Walking the Second Mile
Keep Walking With Christ
Going the second mile
Mat 5:41 And whosoever shall compel thee to go a mile, go with him twain.
Witnessing Christ to the world is a major goal of Christianity. Wonderful is the testimony of the second mile. The first mile may be obligatory, and often a matter of formality as it restrains us to travel its path. However, to go the second mile displays assurance of love and likeness. Going the first mile is compulsion; going the second mile is dedication and loyalty. The word “compel” has origins dating back to the Persians and their practice of “impressments for service.” Public couriers or mounted messengers were stationed by the Persian king at set locations. They had ready horses to relay messages from one post to the next. If a person is passing by one of these stations, an official might just seize him and “compel” him to do an errand for the king. The passerby would have little choice in the matter.
For example, we refer to Matthew 27:32 where this very thing was done to Simon of Cyrene who was thus compelled to carry the cross of Christ. Mat 27:32 And as they came out, they found a man of Cyrene, Simon by name: him they compelled to bear his cross.
But the thing here commanded is not only a readiness to submit to unreasonable demands of whatever kind, and rather than raise quarrels, but to go with him two miles. Loyalty is shown and kindness is proved.
How easy it is for me when I have set my morning work and planned my day. Suddenly, another necessity spoils my arrangements. Now I must obey this inevitable call. I make the mile’s journey and I feel inclined to say, “I have done my duty.” It is enough in itself. However, the Christ-like spirit will gladly go another mile. The question is, “Which spirit will I follow?” The second mile is the testimony of Christ. For Christ so loved the world, He gave His life for me. Praise God for the second mile.
Jesus taught the second mile through the story of the good Samaritan (Luke 10:30-37)! The good Samaritan sees the needy stranger and has compassion on him. He not only looks him up, he also picks him up, and he fixes him up by tending to his wounds. Then, he carries him up to a place of safety. We are often asked to help a very needy neighbor. We give him the sum required to relieve his debt. Then, we add kind words to our gift and warm kindness. That is the second mile. Too many times I go part of the way but do not finish the journey to the second mile.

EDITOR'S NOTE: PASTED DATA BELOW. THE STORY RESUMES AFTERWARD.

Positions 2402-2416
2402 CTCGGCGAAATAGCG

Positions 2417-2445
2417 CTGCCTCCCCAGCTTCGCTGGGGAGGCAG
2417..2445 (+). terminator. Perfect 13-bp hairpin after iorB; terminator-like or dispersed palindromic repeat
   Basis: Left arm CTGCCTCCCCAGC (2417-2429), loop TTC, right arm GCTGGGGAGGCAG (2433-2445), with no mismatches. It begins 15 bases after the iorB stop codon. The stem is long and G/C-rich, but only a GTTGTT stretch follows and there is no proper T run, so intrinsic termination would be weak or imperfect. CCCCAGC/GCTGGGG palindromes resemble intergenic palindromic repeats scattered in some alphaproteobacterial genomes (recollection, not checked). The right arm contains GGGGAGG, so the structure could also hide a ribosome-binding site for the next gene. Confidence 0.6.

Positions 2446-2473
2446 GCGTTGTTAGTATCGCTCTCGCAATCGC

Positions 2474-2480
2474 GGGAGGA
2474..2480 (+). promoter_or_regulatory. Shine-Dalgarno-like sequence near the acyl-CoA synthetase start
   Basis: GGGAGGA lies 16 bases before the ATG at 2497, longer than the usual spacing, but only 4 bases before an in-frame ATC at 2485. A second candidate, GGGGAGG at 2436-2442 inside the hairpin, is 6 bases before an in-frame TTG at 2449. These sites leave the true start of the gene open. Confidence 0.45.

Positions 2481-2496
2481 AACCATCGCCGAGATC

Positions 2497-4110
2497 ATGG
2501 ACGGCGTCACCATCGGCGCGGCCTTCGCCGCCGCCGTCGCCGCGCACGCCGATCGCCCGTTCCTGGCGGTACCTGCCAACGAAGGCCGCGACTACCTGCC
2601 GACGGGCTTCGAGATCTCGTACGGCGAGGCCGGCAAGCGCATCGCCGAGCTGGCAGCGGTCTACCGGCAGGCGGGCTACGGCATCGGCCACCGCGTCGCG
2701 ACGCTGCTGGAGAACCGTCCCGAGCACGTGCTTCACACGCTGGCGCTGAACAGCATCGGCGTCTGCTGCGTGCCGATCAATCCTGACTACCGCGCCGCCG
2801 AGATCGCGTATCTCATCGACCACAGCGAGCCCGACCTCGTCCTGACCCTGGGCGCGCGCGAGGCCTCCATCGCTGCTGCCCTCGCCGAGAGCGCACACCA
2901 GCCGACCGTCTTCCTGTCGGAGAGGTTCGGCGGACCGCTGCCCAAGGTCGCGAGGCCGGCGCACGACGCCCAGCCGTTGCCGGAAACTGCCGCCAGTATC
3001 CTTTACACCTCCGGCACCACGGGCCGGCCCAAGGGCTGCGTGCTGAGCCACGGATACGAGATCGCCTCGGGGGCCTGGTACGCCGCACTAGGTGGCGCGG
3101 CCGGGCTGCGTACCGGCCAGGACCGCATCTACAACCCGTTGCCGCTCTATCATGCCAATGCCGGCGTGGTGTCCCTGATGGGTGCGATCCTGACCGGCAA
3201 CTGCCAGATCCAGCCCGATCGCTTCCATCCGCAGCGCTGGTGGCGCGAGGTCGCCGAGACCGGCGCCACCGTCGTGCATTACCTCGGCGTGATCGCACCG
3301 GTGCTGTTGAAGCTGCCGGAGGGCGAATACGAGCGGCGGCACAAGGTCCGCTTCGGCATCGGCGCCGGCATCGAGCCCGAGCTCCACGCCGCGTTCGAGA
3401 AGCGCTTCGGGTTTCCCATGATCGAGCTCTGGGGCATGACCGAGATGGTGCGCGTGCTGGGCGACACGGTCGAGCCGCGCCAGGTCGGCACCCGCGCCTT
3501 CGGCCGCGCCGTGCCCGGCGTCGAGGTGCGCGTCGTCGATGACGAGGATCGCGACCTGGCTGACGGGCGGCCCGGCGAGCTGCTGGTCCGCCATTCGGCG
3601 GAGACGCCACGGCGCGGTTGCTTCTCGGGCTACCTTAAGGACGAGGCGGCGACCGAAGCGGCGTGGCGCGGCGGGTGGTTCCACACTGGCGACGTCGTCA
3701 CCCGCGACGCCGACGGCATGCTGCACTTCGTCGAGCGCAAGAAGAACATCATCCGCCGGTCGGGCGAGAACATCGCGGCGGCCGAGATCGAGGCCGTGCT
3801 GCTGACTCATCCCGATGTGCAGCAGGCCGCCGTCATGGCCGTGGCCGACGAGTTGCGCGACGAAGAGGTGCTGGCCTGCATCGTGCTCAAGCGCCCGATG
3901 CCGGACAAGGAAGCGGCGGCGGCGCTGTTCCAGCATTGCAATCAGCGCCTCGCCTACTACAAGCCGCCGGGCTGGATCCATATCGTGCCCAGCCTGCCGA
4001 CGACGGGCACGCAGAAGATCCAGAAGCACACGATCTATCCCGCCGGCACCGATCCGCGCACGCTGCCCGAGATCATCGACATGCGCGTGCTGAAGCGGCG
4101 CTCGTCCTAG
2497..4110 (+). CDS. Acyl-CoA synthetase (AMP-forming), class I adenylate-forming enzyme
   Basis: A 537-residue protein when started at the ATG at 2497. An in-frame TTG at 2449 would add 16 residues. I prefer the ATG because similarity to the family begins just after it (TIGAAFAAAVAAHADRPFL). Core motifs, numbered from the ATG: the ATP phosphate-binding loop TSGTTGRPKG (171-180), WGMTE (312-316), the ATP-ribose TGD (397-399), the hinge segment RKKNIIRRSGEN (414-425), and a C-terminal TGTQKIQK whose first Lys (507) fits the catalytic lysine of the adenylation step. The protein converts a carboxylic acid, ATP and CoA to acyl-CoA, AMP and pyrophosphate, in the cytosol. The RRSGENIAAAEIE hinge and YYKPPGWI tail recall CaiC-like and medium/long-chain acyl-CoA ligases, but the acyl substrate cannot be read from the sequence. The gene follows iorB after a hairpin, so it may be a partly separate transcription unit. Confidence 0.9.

A New Testament professor was lecturing on the parables. After spending a good deal of time on the parable of the Good Samaritan, he posted a notice on the board telling the students that that day's class was being moved to the other side of the campus. On the only route to the new class room, he staged a drunk lying on the ground asking for help. Not one of the students stopped to help this man--they all were in too big of a hurry to get to class lest they be penalized for being late. Think what a testimony it might have been for some future minister to go the second mile!
I know that sometimes the second mile is not appreciated. Our efforts are even abused. The story is told of a priest who is walking down the street one day when he notices a very small boy trying to press a doorbell on a house across the street. The boy is very small and the doorbell is too high for him to reach. After watching the boy’s efforts for some time, the priest moves closer to the boy's position. He steps smartly across the street, walks up behind the little fellow and, placing his hand kindly on the child's shoulder leans over and gives the doorbell a firm ring. Crouching down to the child's level, the priest smiles compassionately and asks, "And now what, my little man?" To which the boy replies, "Now we run!"
Now, I ask, “Will I allow the unfortunate experience to define my witness?” Will I let those who have no journey of record retard the joy of the second mile for me. Christ gave His all – Should I not give my best?”
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